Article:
Efforts to rescue 12 Vietnamese sailors from a Taiwanese boat taken hostage by Somali pirates in late December are promising good dividends, an official says.
Dao Cong Hai, head of the Department of Overseas Labor Management at the Ministry of Labor, War Invalids and Social Affairs, said Wednesday that the Taiwanese firm Jason Global Enterprise Co., Ltd., which owns the fishing boat Shiuh Fu-1, is close to reaching an agreement with the pirates.
Hai had said earlier that the pirates were asking for ransom, and everything depended on the negotiation between the pirates and the boat's management company.
Nguyen Manh Tuong, director of Hanoi Investment Trading & Services General JSC (Servico), which sent seven sailors to the boat, said the Taiwanese firm has managed to contact the sailors.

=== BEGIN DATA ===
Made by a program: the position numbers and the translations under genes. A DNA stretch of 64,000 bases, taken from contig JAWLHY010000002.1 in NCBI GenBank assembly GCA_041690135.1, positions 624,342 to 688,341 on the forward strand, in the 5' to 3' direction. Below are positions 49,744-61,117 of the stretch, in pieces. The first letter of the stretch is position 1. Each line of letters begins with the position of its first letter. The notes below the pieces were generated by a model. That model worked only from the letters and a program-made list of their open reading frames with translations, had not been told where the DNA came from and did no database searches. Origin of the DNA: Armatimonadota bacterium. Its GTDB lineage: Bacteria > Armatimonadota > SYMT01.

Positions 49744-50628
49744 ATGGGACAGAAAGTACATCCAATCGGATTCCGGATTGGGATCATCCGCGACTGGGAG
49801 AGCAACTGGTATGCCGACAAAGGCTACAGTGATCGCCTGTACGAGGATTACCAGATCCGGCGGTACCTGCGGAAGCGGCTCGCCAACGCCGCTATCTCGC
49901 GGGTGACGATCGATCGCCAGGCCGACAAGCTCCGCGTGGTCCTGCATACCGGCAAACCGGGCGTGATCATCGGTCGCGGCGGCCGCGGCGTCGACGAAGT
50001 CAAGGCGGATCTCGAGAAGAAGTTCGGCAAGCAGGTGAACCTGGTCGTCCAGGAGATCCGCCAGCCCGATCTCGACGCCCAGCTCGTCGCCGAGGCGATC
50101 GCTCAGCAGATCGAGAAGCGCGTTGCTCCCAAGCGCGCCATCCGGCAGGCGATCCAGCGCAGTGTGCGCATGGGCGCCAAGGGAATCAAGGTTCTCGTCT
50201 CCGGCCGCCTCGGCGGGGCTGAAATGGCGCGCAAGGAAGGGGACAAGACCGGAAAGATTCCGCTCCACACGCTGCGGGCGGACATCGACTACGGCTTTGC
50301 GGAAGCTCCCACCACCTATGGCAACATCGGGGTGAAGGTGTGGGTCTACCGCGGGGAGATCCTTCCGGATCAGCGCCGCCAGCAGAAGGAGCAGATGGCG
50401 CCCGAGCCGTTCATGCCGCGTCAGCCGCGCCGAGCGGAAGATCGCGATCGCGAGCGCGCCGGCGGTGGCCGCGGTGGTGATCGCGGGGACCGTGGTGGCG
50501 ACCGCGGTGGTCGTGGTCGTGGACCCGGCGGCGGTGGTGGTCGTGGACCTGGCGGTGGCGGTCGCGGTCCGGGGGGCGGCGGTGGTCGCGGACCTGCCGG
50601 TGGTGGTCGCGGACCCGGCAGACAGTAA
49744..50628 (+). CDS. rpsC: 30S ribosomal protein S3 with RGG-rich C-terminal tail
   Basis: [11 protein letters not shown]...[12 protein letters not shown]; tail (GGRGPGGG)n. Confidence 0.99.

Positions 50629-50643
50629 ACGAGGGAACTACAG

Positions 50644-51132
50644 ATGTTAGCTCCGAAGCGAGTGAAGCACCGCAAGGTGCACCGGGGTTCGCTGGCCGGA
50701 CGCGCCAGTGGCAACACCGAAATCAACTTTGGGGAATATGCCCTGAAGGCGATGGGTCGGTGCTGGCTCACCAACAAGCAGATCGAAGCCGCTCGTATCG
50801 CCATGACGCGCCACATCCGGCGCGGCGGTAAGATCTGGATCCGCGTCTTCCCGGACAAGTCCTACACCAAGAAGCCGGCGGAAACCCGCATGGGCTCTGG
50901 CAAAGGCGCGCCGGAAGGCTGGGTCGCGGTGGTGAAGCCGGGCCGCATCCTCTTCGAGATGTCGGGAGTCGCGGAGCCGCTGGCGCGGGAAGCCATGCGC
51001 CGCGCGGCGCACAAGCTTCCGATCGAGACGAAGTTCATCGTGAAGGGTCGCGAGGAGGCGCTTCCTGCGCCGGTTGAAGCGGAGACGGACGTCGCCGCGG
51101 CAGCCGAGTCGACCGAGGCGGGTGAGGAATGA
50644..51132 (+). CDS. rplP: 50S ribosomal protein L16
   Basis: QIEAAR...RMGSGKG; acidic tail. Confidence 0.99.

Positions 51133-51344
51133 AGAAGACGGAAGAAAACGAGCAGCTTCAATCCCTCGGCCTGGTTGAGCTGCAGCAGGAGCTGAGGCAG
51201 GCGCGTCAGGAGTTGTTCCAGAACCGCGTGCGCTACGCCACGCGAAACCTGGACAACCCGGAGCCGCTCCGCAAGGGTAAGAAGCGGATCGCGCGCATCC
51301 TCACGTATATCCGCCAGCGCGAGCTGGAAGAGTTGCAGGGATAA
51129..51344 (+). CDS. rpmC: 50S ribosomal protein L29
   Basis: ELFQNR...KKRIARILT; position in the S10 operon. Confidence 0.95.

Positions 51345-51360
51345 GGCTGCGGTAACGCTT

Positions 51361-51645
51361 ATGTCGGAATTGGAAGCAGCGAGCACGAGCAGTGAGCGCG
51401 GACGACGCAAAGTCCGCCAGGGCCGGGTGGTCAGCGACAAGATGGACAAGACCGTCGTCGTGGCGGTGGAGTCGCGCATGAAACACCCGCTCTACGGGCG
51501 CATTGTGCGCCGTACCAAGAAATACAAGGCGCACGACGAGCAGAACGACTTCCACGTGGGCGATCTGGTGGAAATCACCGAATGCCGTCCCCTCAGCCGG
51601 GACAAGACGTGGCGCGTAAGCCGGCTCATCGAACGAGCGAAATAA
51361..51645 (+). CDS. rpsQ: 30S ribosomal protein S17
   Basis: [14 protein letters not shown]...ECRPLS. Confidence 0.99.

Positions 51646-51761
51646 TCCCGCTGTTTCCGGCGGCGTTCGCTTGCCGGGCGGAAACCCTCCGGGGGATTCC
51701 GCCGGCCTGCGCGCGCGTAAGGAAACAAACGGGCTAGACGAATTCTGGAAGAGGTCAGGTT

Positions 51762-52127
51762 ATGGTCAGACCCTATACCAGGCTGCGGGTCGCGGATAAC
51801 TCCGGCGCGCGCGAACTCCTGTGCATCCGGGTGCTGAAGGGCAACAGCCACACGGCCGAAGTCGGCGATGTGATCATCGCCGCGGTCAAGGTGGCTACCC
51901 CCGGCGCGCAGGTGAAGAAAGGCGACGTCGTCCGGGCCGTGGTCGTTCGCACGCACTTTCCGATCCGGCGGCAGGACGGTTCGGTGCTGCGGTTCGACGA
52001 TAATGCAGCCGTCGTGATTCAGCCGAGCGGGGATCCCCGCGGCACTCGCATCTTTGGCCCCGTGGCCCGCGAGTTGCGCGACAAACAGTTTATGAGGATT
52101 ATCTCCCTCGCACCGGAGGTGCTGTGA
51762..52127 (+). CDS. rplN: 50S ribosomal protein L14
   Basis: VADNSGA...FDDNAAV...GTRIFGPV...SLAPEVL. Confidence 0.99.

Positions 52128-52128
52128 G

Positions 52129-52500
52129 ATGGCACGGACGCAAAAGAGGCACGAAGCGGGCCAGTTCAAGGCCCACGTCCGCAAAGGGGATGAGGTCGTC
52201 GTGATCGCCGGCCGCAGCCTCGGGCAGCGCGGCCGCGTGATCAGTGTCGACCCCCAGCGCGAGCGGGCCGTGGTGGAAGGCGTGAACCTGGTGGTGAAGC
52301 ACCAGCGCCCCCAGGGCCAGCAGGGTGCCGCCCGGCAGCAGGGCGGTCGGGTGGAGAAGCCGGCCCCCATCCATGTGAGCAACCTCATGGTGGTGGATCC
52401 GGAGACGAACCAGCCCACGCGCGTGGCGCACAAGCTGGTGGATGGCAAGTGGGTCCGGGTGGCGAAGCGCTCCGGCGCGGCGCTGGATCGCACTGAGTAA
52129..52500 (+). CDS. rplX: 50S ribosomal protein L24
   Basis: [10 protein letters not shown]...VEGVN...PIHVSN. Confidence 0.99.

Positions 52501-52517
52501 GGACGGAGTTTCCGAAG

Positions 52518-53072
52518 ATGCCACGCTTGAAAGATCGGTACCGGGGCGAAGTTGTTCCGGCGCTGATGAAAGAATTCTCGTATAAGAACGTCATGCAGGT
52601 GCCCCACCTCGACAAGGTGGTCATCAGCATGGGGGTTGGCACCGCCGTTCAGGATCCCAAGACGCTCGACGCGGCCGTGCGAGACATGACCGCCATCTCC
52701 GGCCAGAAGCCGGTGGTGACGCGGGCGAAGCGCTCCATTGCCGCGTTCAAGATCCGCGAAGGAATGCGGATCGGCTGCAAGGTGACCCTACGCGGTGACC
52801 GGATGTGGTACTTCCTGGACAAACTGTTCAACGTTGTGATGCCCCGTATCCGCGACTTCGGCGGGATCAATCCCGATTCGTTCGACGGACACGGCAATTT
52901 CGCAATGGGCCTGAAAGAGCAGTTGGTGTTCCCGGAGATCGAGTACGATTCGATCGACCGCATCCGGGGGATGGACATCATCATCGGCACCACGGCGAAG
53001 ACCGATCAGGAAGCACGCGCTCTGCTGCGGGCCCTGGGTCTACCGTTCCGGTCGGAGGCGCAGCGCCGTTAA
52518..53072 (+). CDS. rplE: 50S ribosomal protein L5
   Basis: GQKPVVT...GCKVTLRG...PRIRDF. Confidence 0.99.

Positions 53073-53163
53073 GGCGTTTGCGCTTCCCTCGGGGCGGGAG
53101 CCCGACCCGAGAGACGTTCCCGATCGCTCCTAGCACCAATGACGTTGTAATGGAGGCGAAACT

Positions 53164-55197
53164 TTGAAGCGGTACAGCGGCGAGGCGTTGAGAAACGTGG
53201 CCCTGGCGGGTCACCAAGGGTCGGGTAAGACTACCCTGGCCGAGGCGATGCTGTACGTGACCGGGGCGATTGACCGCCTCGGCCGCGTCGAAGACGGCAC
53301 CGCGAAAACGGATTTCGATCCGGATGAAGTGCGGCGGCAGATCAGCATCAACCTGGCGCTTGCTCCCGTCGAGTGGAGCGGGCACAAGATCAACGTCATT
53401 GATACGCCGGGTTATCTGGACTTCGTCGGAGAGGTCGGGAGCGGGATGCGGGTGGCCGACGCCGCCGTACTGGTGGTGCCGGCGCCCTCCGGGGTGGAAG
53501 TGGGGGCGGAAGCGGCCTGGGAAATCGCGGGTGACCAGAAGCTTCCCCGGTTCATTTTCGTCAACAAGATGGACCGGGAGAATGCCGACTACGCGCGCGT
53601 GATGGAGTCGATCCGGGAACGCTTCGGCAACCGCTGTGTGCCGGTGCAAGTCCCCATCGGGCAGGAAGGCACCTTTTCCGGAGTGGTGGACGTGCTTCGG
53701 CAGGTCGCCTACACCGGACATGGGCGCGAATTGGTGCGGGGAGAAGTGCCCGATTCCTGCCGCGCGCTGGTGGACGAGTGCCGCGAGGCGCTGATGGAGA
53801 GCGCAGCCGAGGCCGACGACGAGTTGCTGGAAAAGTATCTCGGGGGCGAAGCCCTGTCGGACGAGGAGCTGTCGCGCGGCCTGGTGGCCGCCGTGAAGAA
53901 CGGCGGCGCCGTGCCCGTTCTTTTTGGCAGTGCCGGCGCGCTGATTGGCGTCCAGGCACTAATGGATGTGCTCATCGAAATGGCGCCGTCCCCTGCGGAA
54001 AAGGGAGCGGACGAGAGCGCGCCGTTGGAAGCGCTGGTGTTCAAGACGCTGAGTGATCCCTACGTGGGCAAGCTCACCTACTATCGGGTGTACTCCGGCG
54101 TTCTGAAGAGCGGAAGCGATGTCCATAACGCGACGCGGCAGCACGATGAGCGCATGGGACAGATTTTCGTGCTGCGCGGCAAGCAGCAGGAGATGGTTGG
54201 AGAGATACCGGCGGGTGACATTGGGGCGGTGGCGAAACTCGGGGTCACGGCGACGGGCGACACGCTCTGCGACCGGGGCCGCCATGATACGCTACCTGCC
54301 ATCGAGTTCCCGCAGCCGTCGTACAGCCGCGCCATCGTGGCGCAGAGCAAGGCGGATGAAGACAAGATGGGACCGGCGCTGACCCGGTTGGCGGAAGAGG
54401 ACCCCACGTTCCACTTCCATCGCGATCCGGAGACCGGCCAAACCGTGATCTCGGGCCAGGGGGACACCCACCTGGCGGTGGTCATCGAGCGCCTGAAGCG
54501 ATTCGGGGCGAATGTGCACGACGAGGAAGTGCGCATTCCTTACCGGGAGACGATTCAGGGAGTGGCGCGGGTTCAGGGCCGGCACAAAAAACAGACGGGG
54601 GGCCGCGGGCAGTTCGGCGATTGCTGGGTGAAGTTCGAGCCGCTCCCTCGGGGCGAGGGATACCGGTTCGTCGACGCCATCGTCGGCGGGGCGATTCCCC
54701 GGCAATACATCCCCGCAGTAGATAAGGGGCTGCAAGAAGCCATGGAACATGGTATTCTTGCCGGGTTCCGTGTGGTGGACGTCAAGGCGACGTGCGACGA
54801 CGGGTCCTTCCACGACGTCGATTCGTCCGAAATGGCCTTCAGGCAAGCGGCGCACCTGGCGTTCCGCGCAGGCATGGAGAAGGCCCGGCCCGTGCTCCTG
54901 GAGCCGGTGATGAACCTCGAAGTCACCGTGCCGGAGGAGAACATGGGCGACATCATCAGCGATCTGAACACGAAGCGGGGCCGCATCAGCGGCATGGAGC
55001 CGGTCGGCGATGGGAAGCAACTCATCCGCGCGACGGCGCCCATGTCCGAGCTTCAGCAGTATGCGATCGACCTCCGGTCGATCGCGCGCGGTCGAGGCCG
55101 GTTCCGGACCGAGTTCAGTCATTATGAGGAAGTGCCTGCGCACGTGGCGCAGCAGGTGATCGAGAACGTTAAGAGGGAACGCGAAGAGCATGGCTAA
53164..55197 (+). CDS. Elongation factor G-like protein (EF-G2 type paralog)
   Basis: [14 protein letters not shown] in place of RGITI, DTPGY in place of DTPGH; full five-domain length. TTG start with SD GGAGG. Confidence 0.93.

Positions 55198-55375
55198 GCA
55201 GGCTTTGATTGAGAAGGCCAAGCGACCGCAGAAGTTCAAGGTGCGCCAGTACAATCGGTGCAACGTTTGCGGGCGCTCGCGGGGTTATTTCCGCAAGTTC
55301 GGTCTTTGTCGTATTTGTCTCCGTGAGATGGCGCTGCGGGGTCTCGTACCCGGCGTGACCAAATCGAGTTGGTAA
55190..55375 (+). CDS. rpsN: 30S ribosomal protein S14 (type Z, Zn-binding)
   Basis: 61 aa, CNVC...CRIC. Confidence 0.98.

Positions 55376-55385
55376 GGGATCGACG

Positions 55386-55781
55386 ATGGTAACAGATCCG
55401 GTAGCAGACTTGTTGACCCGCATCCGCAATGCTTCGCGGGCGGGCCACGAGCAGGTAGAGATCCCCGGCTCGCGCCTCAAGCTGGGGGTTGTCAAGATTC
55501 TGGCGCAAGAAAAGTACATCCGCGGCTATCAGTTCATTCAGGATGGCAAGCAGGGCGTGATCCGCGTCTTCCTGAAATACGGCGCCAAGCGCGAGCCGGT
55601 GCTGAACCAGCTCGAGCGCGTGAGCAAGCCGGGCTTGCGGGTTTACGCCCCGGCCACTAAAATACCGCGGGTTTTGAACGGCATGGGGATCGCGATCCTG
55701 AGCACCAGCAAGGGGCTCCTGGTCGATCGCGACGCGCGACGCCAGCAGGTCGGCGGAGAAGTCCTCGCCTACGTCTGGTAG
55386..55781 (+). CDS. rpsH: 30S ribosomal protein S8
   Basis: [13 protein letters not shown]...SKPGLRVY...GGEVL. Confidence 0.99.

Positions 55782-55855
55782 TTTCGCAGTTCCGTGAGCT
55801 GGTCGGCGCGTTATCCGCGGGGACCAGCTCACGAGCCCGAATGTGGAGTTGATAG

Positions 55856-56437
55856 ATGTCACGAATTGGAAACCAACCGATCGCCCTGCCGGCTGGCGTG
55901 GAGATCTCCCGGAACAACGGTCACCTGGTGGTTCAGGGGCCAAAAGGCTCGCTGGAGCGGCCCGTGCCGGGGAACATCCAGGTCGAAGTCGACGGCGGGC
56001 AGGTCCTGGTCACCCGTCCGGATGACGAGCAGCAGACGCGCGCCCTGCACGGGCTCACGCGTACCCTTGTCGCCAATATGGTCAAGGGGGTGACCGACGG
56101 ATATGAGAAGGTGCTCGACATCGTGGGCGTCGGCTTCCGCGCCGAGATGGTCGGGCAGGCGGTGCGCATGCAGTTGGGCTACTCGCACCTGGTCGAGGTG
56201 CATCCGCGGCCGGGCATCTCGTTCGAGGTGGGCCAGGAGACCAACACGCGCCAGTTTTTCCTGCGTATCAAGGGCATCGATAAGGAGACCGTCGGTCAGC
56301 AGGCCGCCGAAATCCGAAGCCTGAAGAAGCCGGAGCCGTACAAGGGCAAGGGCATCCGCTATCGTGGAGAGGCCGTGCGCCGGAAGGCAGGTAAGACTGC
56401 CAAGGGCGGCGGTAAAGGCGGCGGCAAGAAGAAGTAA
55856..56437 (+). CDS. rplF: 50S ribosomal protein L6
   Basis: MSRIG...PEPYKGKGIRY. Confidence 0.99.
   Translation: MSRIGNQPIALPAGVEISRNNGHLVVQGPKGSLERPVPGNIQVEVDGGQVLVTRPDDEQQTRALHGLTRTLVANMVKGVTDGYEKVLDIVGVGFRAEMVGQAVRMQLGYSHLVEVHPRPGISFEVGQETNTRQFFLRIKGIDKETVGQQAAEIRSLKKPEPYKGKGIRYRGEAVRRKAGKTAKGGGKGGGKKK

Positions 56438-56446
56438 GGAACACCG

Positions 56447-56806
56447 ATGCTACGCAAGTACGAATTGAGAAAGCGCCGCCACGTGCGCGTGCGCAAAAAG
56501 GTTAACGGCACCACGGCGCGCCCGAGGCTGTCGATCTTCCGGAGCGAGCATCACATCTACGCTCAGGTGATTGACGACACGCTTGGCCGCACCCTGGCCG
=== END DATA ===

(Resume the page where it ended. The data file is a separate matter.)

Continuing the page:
All 12 Vietnamese sailors, aged 19 to 24, are safe and living in healthy conditions, Tuong said. He said his company is still sending the sailors' salaries to their families as it did when they were working.
Ten of the Vietnamese crew hail from the north-central province of Nghe An, while the other two are from neighboring Ha Tinh Province. All the hostages' families had been informed of the hijacking.
The boat, with 26 crew members, was hijacked December 25 some 120 nautical miles off the north-east tip of the island of Madagascar, the EU's Operation Atlanta, a regional military operation, said in a statement.
On January 27, the Vietnamese cargo vessel Hoang Son Sun, with 24 sailors and 21,000 tons of iron ore, was seized by Somali pirates about 520 nautical miles South-east of Muscat, Oman.
The owner of the boat, Hoang Son Co. Ltd. from the northern city of Hai Phong, estimated that the pirates would ask for US$5 million in ransom for the release of the ship and its crew.